In 1900, one dollar could buy one acre of land or a year’s subscription to the Franklin Times newspaper. A Pepsi Cola soft drink was a nickel, and the price for a load of 1,000 bricks was $7.00 if you picked them up at the train station. The summer session at the University of North Carolina was $20 with a $5 registration fee. At Egerton’s Department Store, shoes for little children cost $.50. In the North Carolina mill villages, there were grocery stores and mercantile stores for provisions, along with schools, sports, and churches, but everything from the price of flour to what the preacher said on Sunday was controlled by the mill owners. Keeping the workers dependent and relatively content assured the economic success of the mill. Although the mill owners put forth the image of providing a good community life for the workers, over time it became obvious that the conditions were regimented and deplorable. Though families would spend a large part of their income on food, it would not be enough to ensure a proper diet. People were getting sick from the lack of vitamins and proper nutrition as well as from exhaustion and the filth from inadequate sanitation. My family, with four working adults and three little girls, was probably more well off than many others. Their neighbors had eight children, with six of them working in the mill. In all, there were about 130 mill workers in Franklinton Town the summer of 1900, many of them children.
I always thought that my grandmother, Addie, spent her childhood on the farm in Epsom, North Carolina. Although her family was back on the farm by 1910, she was apparently born in the mill village. Her father, Spencer Lassiter, was orphaned before he was six years old and came to live with his uncle in Franklin County, so it isn’t surprising that the new cotton mill in Franklinton would seem like a good place – and maybe the only place – to earn an adequate living for his rapidly growing family.
There are a lot of reasons that a Franklin County farm family could end up working in a cotton mill in those years. The rural economy after reconstruction had changed dramatically. North Carolina was rushing into the age of commercial agriculture, with small farmers being pushed into growing the cash crops of cotton and tobacco in order to pay the ever increasing taxes on their land. More and more, it was becoming difficult to earn an adequate living on the land, and many people suffered trying to balance the uncertainties of crop failures, changing markets, weather, pests, the death of a spouse, and the usual large family. Often it was an unfortunate but basic truth that maturing children had the chance for a brighter future in the mills, which offered a regular pay check, a place to live, and steady employment. Surely nothing could have prepared them for the transition from the farm, even though whole families worked from dawn until dusk on the land as well. In the mills, workers endured difficult working conditions with the ever-present risk of becoming injured or killed from getting caught in the fast moving machines. The noise, heat, and relentless, choking dust combined with utter exhaustion must have been overwhelming and dispiriting. The photos from that era are sepia toned, and I imagine the memories of those times were equally brown, especially for the children.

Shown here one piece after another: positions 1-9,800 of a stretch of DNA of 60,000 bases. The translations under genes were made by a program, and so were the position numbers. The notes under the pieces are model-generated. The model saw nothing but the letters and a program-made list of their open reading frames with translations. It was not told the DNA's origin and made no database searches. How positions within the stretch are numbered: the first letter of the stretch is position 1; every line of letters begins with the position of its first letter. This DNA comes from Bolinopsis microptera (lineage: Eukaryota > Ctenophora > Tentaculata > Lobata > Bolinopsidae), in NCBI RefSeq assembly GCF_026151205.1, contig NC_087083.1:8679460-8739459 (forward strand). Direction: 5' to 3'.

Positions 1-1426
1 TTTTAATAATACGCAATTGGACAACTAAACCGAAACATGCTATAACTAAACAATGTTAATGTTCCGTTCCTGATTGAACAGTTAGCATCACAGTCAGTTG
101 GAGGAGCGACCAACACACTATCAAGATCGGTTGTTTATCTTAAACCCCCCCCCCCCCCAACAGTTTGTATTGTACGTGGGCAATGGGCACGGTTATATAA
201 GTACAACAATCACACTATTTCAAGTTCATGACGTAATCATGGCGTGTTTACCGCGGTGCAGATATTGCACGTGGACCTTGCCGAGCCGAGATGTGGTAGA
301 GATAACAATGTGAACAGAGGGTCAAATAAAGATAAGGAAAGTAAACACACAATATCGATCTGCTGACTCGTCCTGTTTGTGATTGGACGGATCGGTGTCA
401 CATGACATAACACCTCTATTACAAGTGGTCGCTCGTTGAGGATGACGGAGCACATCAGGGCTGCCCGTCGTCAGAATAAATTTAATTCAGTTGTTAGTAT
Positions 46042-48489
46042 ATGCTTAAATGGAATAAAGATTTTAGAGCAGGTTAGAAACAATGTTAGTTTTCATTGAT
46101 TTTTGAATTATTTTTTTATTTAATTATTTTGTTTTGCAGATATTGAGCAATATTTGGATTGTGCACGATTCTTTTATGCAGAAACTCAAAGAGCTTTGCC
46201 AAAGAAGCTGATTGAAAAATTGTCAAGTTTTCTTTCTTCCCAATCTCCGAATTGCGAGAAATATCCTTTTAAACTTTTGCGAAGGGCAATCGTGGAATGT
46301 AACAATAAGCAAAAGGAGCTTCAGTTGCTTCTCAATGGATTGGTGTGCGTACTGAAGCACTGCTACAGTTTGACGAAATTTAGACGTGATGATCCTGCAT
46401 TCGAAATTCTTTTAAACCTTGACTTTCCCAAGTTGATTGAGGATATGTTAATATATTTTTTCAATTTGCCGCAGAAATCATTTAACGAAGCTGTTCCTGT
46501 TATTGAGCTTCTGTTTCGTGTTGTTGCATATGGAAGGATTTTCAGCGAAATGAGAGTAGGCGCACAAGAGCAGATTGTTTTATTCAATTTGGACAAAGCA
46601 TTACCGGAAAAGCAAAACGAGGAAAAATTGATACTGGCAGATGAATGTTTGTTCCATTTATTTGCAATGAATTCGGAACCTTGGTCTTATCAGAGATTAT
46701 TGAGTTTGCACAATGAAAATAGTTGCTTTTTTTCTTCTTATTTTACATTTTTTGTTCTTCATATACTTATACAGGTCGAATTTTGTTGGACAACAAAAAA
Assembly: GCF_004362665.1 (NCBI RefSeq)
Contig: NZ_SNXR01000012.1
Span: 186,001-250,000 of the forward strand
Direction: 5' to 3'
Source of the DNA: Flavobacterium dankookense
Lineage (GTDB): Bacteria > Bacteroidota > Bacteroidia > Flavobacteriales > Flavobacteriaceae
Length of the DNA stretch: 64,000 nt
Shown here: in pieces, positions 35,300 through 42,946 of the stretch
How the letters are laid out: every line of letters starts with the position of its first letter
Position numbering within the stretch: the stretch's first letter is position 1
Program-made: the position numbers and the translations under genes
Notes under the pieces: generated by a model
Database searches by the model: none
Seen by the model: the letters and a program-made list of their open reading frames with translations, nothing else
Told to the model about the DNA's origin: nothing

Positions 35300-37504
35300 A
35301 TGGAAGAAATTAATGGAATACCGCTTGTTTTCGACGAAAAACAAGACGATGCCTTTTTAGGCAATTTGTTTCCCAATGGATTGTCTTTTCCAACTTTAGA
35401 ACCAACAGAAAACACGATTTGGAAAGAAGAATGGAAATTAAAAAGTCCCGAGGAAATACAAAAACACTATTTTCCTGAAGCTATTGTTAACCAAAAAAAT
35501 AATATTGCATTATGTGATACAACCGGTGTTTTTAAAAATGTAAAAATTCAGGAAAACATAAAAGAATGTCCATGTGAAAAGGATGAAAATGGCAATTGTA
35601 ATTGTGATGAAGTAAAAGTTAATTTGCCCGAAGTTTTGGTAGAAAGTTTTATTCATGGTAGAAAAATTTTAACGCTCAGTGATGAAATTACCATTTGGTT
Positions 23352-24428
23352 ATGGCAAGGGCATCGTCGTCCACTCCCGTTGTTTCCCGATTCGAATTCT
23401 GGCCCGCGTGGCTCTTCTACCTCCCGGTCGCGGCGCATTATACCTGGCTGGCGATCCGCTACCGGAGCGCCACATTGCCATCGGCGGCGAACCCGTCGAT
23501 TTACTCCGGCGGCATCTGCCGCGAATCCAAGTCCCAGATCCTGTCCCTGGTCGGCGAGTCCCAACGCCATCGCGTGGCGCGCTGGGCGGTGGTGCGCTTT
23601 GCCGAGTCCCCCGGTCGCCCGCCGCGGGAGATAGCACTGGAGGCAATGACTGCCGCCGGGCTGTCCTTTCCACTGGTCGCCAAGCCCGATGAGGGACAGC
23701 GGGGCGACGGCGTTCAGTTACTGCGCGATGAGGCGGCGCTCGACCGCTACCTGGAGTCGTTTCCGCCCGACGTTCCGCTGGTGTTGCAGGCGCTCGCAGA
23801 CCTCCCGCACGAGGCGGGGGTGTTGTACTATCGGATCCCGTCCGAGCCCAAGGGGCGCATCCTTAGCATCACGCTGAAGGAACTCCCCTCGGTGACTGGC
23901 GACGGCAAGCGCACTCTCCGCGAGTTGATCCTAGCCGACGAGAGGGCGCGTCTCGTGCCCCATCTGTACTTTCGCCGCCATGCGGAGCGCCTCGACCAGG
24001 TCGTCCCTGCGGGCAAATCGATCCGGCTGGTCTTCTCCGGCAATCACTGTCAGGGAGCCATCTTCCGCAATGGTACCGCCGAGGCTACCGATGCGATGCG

It is my guess that my grandmother’s family felt they had to work at the mill, at least for a while. I imagine the decision was made more with acceptance and resignation that any kind of excitement for the future. Projecting my own reactions to stories about the mills in those days, I can’t get past what the cacophony must have been like / noise / dirt / soot / cotton fiber / utter fatigue, combined with the absence of home – the quiet of the countryside / animals / a garden / a flower / a tree / a fragrant breeze through the open window. They worked, and this option worked for them, and for them it must have been wonderful to earn what they needed – and then to leave. I am happy for my grandmother’s sake that her whole childhood was not spent in that noise and dust, and I am thankful that my great-great-grandmother did not spend her last days there. Working in the mill provided a living, but was it a life?